I love youth sports. I love the passion and dedication that young athletes have for the game. I love to watch teammates bond and friendships grow, forged from countless hours of practice and competition. I love to see the timid athlete find her swagger as she scores her first goal, drains her first three, or runs her PR.
As winter melts into spring, the weather isn’t the only thing that’s changing; by now, winter sports for high school athletes have concluded. Hockey players are hanging up their skates and picking up their lacrosse sticks, or grabbing a bat to take swings in the cage. Basketball players turn to track or tennis. For some, it’s time to hit the links. They say variety is the spice of life, but for some youth players, parents, and coaches there is a common misconception that the only way to play at the next level is to specialize in one sport, and play it year-round. High school hockey in the winter, club team in the spring and/or fall, and multiple summer camps.
Researchers from the University of Wisconsin refute that notion with a new study published in the journal Sports Health. They determined that of the 343 Division I athletes studied (228 male, 115 female) from 9 different sports, the majority were not highly specialized in high school. And while most athletes will eventually specialize in one sport, it is by no means a requirement to become a Division I athlete.
So, sport specialization may not be a requirement to play in college, but are there any downsides to playing a sport year-round? Actually, yes. Major ones. The authors of the study cite “multiple adverse outcomes such as psychological burnout, altered movement patterns and injury.” Psychological burnout is when athletes no longer find joy in the sport they once loved, and often quit as a result of the increased stress or pressure to compete in one sport. Symptoms, which should not be minimized, include poor performance in school and sport, joint pain, and fatigue. Mental health issues stemming from sports burnout can be wide-ranging, affecting performance across the board, and can be addressed by professionals such as sports psychologists or social workers.
As a physical therapist (and what should also be a red flag to you as a parent, coach, or athlete) the idea of altered movement patterns and their contribution to injury is a serious concern. In Pediatrics, the official journal of the Academy of Pediatrics, a 2007 study2 notes that about HALF of all pediatric sports injuries are related to overuse. This includes shoulder, hip, and knee injuries. In 2013, Dr. Timothy Hewett from Ohio State University found in one long-term study3 of 500+ females that those who only played one sport had a 50% increased risk of knee injury.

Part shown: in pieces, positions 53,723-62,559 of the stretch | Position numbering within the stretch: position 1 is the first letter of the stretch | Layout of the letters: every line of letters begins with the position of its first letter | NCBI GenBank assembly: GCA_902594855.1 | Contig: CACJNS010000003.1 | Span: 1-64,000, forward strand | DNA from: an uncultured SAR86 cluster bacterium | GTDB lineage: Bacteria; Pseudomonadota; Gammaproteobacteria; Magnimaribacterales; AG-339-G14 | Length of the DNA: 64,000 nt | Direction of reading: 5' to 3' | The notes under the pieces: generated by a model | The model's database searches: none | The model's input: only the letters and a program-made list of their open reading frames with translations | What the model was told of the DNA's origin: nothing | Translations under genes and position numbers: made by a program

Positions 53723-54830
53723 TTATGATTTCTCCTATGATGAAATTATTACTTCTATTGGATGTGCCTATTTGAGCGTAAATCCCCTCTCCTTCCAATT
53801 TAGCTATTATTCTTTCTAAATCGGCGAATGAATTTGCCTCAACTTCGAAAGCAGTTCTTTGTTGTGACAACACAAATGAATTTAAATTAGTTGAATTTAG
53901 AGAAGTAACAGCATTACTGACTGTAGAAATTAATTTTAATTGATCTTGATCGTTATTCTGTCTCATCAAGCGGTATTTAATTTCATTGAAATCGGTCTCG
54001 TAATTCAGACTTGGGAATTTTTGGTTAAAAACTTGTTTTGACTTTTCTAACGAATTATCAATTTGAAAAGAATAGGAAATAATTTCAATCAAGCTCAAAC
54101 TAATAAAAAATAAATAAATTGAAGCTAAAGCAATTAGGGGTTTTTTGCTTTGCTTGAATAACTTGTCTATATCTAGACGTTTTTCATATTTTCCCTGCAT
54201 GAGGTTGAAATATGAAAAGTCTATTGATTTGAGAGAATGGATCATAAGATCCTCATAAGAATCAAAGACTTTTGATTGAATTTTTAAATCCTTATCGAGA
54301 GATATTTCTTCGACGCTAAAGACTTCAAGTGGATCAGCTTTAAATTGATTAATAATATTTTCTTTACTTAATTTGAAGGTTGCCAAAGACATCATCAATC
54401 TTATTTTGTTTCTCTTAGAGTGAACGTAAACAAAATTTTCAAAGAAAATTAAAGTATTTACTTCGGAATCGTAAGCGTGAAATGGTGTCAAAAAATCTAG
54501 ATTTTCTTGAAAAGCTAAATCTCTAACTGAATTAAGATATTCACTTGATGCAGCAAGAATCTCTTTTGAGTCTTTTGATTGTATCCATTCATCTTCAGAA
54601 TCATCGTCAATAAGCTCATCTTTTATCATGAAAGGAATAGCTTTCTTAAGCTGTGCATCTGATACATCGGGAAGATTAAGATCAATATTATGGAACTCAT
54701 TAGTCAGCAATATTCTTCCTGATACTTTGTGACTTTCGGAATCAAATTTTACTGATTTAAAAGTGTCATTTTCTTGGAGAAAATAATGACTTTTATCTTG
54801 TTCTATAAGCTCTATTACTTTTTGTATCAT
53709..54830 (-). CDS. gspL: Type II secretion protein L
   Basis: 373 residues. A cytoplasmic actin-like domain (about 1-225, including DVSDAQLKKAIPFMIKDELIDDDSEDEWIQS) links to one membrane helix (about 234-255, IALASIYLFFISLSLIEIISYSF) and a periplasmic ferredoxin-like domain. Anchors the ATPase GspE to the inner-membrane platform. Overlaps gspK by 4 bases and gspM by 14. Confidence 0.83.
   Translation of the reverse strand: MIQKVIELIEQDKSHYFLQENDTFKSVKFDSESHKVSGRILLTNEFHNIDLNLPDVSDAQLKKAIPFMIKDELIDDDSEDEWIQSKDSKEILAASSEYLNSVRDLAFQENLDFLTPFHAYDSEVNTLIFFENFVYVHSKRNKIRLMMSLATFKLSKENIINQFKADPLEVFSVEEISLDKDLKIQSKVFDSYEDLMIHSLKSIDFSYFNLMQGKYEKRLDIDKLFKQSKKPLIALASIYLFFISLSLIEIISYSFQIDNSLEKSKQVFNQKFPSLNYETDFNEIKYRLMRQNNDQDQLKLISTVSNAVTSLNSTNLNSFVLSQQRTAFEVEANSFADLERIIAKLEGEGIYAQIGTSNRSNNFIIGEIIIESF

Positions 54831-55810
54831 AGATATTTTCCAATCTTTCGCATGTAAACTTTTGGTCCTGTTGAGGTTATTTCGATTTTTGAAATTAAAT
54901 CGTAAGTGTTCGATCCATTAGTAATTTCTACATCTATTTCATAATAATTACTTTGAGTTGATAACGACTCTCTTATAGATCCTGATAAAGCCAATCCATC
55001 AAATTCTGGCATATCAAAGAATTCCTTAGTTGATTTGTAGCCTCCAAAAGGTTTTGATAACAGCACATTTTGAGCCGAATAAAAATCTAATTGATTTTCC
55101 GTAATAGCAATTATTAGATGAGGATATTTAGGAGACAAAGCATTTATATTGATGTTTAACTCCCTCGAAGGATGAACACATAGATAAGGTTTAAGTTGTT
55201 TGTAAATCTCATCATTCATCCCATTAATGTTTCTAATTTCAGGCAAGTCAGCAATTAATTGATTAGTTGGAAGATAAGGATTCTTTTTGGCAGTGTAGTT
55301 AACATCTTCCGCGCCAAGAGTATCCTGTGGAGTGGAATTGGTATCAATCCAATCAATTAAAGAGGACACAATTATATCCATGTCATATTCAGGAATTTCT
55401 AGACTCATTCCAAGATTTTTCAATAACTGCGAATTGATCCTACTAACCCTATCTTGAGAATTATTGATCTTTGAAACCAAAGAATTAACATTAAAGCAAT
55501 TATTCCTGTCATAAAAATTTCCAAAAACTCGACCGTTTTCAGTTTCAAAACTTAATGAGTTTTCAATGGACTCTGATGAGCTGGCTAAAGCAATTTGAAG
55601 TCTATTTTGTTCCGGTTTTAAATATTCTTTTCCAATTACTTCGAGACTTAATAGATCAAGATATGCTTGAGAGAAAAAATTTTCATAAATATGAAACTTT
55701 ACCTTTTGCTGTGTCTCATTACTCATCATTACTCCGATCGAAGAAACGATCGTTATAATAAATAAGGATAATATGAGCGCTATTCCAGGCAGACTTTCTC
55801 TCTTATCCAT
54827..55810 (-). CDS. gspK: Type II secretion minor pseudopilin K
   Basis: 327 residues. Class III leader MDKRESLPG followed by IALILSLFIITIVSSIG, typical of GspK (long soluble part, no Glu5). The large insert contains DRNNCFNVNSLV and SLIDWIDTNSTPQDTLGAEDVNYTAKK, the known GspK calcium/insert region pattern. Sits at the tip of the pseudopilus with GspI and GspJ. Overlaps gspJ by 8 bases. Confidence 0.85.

When repetitive motions create altered movement patterns, injuries are imminent. Due to the demands of the sport, rotator cuff tears and shoulder impingement are common in swimmers, tennis or volleyball players; ACL injuries and ankle sprains are frequent in soccer players; and groin or hip injuries (including labral tears) are typical among hockey players.
Want a specific example? When a baseball pitcher goes through his throwing motion, the elbow is stressed, especially the ulnar collateral ligament (UCL) that attaches the humerus (upper arm) to the ulna (forearm). With overuse, including increased velocity, pitch count, fatigue, and implementation of breaking pitches, the UCL is subject to tearing. Tommy John surgery is a procedure to repair that ligament so the player can return to sport. In the MLB today, 1 in 4 pitchers has had this procedure, with a typical recovery time of 12 months. A study co-authored by Dr. Anthony Romeo, our local Chicago orthopedic surgeon and team physician for the White Sox and Bulls, found that while Tommy John surgery was previously reserved for MLB players, today youth pitchers ages 15-19 make up over 60% of these procedures, with that number rising 9% annually4. Recovery is not guaranteed and before you ask, there is no evidence to suggest that velocity increases following the procedure and no, you should not have this procedure done prophylactically.